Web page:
With an increasing reliance on industrially manufactured products for meeting our basic needs like food, water and other daily consumer products, there is a strong need for safety standards that can be used as a guideline by manufacturers, regulators, and consumers. The National Sanitation Foundation (now rechristened as NSF International) is an independent organization that develops standards, and tests and certifies products. The NSF is accredited by the American National Standards Institute (ANSI). Consumers that choose a NSF certified product can rest assured that the product manufacturer complies with the strict standards imposed by the NSF.
Water Use and the NSF
Let’s consider the relevance of the NSF with respect to the water industry. Water comes to the house through a set of plumbing fixtures, gets stored in a plastic tank, gets treated through a filter (or one might use bottled water) and finally exits as waste water, which may get treated on site through waste water treatment systems. It is crucial that the materials involved in each step of the aforementioned process adhere to certain pre-defined standards. Failure to do so could lead to a potentially adverse impact on public health and safety. In the absence of benchmark standards, examples of resulting safety hazards include:
- high lead content in plumbing fixtures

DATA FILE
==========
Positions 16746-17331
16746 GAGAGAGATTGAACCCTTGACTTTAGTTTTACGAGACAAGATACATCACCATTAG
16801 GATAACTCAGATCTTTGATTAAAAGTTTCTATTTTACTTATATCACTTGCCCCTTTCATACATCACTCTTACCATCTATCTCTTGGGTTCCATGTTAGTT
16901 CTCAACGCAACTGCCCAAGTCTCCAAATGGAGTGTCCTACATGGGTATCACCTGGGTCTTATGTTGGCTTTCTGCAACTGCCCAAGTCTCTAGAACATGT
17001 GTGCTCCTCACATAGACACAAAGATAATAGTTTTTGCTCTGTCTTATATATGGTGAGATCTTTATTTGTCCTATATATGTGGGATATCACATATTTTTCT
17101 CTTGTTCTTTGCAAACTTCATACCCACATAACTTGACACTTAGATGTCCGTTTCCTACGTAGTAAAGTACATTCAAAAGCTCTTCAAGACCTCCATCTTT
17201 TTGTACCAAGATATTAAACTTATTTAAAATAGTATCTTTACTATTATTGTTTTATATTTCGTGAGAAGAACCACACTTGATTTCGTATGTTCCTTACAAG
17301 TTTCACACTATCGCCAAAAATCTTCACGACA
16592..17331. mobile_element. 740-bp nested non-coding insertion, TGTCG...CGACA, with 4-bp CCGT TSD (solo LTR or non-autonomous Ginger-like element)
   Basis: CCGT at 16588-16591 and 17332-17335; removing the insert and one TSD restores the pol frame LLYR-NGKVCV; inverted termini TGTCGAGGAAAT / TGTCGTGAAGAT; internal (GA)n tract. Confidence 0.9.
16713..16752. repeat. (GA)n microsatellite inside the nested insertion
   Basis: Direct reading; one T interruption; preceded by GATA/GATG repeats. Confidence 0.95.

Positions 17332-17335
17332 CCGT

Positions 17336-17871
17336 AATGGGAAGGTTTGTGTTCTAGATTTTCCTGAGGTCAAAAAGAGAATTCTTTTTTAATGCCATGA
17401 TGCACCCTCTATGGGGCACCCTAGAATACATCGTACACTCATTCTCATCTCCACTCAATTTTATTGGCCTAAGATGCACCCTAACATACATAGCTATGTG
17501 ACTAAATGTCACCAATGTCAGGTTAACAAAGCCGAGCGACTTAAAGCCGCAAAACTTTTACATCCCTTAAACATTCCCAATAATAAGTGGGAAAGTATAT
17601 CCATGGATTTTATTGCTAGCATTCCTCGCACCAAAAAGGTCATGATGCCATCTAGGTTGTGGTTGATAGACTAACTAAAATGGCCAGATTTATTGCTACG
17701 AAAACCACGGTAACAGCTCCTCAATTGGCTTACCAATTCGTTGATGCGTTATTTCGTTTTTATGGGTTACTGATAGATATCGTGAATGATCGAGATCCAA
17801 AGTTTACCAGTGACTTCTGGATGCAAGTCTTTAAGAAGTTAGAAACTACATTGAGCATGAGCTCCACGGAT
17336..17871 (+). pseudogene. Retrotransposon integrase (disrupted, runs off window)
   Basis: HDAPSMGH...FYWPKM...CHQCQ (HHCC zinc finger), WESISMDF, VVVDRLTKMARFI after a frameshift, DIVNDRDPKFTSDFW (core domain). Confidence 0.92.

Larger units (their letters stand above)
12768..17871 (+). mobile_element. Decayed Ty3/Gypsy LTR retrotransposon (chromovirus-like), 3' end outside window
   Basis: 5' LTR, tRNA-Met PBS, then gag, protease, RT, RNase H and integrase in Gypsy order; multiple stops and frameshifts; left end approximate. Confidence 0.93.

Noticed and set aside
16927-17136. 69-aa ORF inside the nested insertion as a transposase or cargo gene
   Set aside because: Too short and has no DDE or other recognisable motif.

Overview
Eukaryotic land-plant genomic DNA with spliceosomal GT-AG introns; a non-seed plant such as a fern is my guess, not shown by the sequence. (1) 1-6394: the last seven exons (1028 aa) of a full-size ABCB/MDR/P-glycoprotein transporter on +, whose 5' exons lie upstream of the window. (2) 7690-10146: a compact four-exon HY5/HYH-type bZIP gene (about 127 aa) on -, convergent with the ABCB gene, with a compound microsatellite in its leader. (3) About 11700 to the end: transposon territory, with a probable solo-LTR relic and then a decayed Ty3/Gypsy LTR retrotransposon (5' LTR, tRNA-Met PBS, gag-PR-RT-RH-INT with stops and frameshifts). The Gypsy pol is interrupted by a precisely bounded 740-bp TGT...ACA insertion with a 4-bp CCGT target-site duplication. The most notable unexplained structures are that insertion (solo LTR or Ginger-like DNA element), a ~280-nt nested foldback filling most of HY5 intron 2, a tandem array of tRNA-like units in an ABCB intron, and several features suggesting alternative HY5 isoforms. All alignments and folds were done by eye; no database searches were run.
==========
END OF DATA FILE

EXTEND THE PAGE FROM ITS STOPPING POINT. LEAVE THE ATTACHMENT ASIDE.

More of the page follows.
- tanks which leach chemicals onto the water
- filters that do meet their contaminant reduction claims
- waste water system letting out harmful effluents
In addition to laying down the standards, the NSF also has capabilities to test the products for adherence to their stated standards and certify them. The standard that corresponds to drinking water system components is the NSF/ANSI 61 standard.
NSF Certified versus NSF Approved: There is a Difference
It is important for consumers to be able to differentiate between NSF certified products and products manufactured with NSF approved materials. A NSF certified product passes through a stringent process of:
- annual verification of the chemical formulation of each product material that comes into contact with water – this ensures components do not leach lead, nitrosamines, or other contaminants that can have adverse health effects.
- annual onsite inspections of the production facility and testing of samples of the final product to ensure that it does not leach dangerous contaminants into drinking water.
To maintain certification, manufacturers cannot change their suppliers or product formulation without the validation of the NSF.
All NSF certified products are listed on their website at www.nsf.org/info/listings. The website is updated on a daily basis, so a product not seen in the listing signifies that it is not NSF certified.
Illustration: NSF certified tank
To circumvent the stringent certification process, some manufacturers may claim that their product is made from NSF certified materials. Even if this were true, in the absence of:
- comprehensive testing of the final assembled product
- regular inspection and testing of the production facility, and
- validation of the entire supply chain
which the NSF ensures, there is a gamut of uncertainty and variables that can go wrong to cause a detrimental impact on the standard of the final product.